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08 / autumn : letting go

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I know the plans I have for you,” says the Lord; “plans for good and not for evil, to give you a future and a hope.”

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Interview with Lanier Ivester – Part 3

December 19, 2011



LES: You make many references to your husband Philip in your writing and blog posts.  How has Philip’s presence in your life influenced you as a creative being?

LI: Good heavens, his influence is immeasurable! He encourages me, he keeps track of my commitments and he alternately cheers me on or tells me to take a break, depending on the situation. He’ll wash the dishes or pick up takeout so that I can pound out of few more words. He listens with infinite patience to multiple revisions of the same chapter and he even ventures suggestions, which I am hopefully humble enough to receive.

But beyond all that, he just gets excited about everything that I love and enters into my enjoyment. He validates my creative longings and he has helped me validate them myself, at times. And he always seems to know when I’m taking myself far too seriously. There is nothing like laughing in the face of something that was smothering you only a moment before.

“The bone and marrow of an artist’s life is lines. Words, notes, brushstrokes. One after another. Every single day.”  Lanier Ivester, (Artists Life, July 2008)

LES: What have been the costs for cultivating beauty? What do you see as the costs ahead as you continue to cultivate the life you are creating?

LI: Counting the cost is not something I’m very good at. I can be pretty unrealistic about how long things take and how much they will require of me, and I have learned that I have got to be very intentional about my daily commitments. Sometimes it has meant forgoing a lovely gathering of friends to make a writing deadline. Other times it means closing the computer and talking on the phone for an hour. I wish there was a simple formula for simplicity, but the fact is, we have to just keep yielding and feeling our way by faith. But there is always a cost. Yes to one thing means no to something else. I can’t do everything that comes into my rather overstuffed head—I have to choose.

Needless to say, living within my means in the artistic sense is a challenge for me, but it’s a healthy discipline. I have learned to turn down opportunities that might seem more ‘spiritual’ for the sake of what I believe to be my own ‘spiritual acts of worship’. The word ‘no’ has become one of my best friends! And the ‘yeses’ to the things my heart is inclined to are like deep, fresh draughts of heavenly air. It was difficult for me to reach that place—I had to fend off a legion of guilt, and one of the main casualties was the opinion of other people. But it was so worth the fight.

Ahead, I guess I see more of the same. Many skirmishes in the same war. 

LES: What would you say is your deepest hope for your website (and writing) to accomplish? Has that changed since you started the website?

LI: I would say that it is to kindle hope in other people.  To avow, in the clearest way I can, that God is good and that He loves us. That beauty needs no validation and that goodness and truth have not fled from this hurting old world of ours. All ridiculously beyond me, of course, but I’d love it if God used my words to touch a spring upon peoples’ hearts by which He may rush in and speak what they most need to hear.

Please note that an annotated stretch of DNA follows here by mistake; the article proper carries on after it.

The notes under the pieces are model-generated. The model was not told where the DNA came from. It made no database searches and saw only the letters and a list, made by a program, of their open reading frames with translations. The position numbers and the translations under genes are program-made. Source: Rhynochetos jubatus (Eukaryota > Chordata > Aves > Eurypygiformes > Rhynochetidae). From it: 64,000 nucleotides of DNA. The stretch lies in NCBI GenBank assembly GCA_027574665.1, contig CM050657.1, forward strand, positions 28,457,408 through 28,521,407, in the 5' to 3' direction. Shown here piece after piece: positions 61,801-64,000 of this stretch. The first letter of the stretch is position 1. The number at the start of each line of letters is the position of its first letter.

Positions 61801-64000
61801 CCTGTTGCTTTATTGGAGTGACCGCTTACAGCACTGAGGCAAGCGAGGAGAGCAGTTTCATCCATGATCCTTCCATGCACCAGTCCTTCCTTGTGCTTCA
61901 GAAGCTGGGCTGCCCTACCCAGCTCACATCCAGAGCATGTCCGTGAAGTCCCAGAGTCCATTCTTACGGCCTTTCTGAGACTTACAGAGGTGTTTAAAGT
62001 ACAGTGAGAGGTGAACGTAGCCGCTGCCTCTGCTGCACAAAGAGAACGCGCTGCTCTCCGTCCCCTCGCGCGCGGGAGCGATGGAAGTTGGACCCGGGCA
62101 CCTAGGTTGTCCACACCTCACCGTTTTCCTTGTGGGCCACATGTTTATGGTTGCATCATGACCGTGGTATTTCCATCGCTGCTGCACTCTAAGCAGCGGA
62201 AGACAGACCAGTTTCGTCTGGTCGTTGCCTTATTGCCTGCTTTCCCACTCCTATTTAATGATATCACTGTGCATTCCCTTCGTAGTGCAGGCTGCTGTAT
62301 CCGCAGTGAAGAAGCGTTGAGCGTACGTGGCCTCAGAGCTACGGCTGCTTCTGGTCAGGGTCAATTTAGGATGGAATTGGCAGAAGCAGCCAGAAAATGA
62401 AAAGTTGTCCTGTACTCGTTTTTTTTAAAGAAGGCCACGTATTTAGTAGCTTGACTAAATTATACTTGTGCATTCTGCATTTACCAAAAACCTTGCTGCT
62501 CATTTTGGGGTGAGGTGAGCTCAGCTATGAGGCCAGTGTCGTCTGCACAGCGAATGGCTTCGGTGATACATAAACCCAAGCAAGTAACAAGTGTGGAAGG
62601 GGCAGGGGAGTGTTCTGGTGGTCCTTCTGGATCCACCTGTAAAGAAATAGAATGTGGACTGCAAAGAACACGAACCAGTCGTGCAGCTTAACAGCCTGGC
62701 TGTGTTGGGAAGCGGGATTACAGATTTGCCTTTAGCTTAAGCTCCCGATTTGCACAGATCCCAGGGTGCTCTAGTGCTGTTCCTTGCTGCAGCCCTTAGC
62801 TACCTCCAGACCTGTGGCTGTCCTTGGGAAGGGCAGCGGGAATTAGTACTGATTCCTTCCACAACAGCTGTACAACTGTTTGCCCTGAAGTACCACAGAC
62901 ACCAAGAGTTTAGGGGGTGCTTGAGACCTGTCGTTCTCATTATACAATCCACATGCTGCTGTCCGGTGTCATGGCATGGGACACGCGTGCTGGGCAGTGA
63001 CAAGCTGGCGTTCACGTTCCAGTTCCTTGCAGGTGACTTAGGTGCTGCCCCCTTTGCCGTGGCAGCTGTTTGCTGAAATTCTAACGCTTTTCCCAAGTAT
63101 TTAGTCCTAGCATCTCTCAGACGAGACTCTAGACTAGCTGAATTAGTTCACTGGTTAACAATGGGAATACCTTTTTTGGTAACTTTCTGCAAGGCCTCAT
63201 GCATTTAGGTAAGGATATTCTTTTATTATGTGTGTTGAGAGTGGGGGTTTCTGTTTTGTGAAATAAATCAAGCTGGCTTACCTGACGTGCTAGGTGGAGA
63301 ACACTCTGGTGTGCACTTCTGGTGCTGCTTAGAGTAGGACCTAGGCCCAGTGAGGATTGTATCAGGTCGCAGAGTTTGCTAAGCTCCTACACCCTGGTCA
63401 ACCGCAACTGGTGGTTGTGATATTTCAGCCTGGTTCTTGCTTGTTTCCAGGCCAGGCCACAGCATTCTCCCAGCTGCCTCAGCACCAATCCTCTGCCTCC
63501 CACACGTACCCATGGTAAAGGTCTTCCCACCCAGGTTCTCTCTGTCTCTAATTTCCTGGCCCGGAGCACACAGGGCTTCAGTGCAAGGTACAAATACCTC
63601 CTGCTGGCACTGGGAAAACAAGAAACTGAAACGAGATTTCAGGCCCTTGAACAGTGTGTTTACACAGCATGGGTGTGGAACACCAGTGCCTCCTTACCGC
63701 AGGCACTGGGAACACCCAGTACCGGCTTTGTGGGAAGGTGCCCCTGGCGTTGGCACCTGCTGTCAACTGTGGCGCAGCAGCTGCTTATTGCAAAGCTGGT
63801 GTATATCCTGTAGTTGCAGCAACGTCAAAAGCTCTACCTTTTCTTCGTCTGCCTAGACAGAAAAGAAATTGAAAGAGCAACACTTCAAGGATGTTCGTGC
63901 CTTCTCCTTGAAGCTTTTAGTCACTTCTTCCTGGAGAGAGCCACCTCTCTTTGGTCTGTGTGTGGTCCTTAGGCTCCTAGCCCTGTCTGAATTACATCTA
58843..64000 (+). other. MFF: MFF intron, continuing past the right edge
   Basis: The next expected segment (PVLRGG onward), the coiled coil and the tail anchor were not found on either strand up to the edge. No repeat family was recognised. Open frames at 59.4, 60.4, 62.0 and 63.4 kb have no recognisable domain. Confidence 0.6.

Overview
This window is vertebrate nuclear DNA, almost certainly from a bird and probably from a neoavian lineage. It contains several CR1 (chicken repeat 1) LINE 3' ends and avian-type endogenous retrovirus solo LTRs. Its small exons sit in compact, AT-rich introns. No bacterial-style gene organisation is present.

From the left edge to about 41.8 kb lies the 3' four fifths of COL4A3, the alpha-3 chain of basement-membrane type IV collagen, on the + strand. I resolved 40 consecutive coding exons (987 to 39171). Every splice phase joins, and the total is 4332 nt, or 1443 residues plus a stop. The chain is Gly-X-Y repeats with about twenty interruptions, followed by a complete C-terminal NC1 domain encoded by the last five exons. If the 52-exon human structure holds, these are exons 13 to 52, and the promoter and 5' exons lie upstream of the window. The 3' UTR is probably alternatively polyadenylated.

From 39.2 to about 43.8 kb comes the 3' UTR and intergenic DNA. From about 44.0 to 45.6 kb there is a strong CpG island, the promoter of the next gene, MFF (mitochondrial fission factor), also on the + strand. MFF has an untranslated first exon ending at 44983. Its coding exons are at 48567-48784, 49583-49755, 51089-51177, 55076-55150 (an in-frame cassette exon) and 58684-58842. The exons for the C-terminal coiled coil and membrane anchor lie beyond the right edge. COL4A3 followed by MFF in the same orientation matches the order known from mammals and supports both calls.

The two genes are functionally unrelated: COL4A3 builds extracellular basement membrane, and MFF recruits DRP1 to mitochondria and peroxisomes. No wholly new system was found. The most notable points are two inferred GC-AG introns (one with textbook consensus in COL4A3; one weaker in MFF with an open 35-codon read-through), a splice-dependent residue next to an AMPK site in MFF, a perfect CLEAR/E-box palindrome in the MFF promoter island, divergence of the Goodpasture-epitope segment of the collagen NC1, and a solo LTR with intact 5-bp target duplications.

I don’t know that my hopes have changed so much as developed. It has been overwhelming to connect with so many truly lovely people, and they have given so much in the way of kindness and grace, that it motivates my visions afresh.

LES: What advice or words of guidance would you give to fellow believing writers and those artists cultivating beauty in life?

LI: Simply this: do no give up. Your words, your gifts, your talents and desires are valuable and valid. You are created in the image of a Creator and your joy in your art is no slight thing to Him. Art is a ‘spiritual act of worship’ for the believer, a giving of oneself in obedience, and in your obedience is your joy. Your obedience may also be the venue for someone else to encounter God. Frederick Buechner said it perfectly:

“The kind of work God usually calls you to is the kind of work (a) that you need most to do and (b) that the world most needs to have done….The place God calls you to is the place where your deep gladness and the world’s deep hunger meet.”

LES: What is your most tried and true well of Joy in the midst of living your life?

LI: I would have to say that my most tried and true well of Joy is Jesus Himself. When I start to lose my grasp on joy in the daily run of life, it really does have a direct correlation to my not placing a priority on intimacy with Him. But when I’m centered, grounded, remembering and acknowledging His great love all throughout the day, there is a keenness to everything and a deep sense of contentment with my calling.

I believe that He gives us an intense joy simply in doing what He has made us to do— circumstances around us can be far from ideal, and yet there is this hidden, wordless calm that knows all things are being caught up and redeemed in His great, unthwartable plan of Goodness. ~ Lanier Ivester

 



 Part 1 / Part 2 



 

Lancia E. Smith

comments

  1. Interview with Lanier Ivester – Part 2 | Lancia E. Smith

    February 28th, 2015 at 4:08 pm

    […] Part 1 / Part 3  […]

  2. Interview with Lanier Ivester – Part 1 | Lancia E. Smith

    March 4th, 2015 at 4:56 pm

    […]  Part 2  / Part 3  […]

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